Boland is an immature kid with a lean, unsmiling face, ice-blue eyes, and wavy blond hair.
Leon parked where he was directed, then he and Butch were thoroughly searched by a small battalion of unsmiling guards.
KIEV—They are burly, muscular men, reminiscent of the Soviet era with their strong Slavic features and unsmiling demeanor.
I saw their pictures online… two good-looking, strong, unsmiling, young men in front of an American flag.
The smiling actor and the unsmiling youth looked at each other.
"Fifteen widgeon went off when I returned to the blind," he said, unsmiling.
All this as from man to man, unsmiling, unwinking, each taking the measure of the other.
The girl who stood before the mirror, grave and unsmiling, was a stranger.
There was a moment's hesitation in which O'Rane's unsmiling face became graver.
What could be hidden, he thought, beneath the mask of that unsmiling face?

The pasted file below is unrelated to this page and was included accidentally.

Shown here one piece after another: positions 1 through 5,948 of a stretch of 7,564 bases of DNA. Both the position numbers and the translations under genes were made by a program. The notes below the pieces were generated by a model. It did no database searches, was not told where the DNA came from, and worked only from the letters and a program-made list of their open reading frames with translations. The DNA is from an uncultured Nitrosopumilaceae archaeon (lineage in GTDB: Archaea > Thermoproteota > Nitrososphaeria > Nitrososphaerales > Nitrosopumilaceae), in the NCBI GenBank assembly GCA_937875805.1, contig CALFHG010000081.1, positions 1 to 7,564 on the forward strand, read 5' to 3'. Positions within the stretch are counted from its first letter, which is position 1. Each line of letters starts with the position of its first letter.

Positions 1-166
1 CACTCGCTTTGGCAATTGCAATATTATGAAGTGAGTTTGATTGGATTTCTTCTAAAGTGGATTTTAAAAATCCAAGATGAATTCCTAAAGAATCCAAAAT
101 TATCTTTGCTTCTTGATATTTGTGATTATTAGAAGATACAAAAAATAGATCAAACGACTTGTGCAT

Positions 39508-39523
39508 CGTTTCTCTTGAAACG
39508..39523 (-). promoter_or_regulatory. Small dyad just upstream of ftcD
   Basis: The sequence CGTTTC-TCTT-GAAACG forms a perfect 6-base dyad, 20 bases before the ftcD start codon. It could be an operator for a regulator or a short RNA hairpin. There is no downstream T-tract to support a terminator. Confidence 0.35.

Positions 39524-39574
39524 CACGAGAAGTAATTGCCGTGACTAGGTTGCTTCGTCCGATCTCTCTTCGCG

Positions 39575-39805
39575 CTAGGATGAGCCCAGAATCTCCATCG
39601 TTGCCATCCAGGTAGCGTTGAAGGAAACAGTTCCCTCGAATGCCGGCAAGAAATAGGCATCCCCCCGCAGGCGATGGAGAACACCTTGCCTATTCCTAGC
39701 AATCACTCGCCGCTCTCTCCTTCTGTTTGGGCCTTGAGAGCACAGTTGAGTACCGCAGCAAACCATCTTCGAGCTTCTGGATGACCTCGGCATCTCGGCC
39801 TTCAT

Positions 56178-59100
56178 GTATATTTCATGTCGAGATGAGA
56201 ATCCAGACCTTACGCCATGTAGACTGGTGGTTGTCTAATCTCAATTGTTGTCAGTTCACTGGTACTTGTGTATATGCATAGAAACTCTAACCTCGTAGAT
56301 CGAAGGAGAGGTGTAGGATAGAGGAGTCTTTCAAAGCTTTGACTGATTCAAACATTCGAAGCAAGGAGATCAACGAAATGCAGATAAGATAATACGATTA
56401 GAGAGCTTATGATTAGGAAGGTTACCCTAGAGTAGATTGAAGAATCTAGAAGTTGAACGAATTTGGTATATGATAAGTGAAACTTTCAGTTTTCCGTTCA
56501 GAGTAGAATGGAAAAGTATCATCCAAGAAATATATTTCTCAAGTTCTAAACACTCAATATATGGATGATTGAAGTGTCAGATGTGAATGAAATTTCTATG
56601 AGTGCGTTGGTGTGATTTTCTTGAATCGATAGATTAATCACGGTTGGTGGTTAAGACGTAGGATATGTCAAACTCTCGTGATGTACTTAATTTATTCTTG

c.1300, perhaps from Middle Low German *smilen or a Scandinavian source (e.g. Danish smile "smile," Swedish smila "smile, smirk, simper, fawn"), from Proto-Germanic *smil-, extended form of PIE root *smei- "to laugh, smile" (cf. Old English smerian "to laugh at, scorn," Old High German smieron "to smile," Latin mirus "wonderful," mirari "to wonder"). Related: Smiled; smiling.
Gradually pushed the usual Old English word, smearcian (modern smirk), into a specific, unpleasant sense. Of the eyes, from 1759. Figuratively, as indicating favor or encouragement, from c.1400. Romance, Celtic, and Slavic languages tend to use a diminutive of the word for "laugh" to mean "smile" (e.g. Latin ridere "laugh;" subridere "smile"), perhaps literally "small laugh" or "low laugh."
1560s, from smile (v.).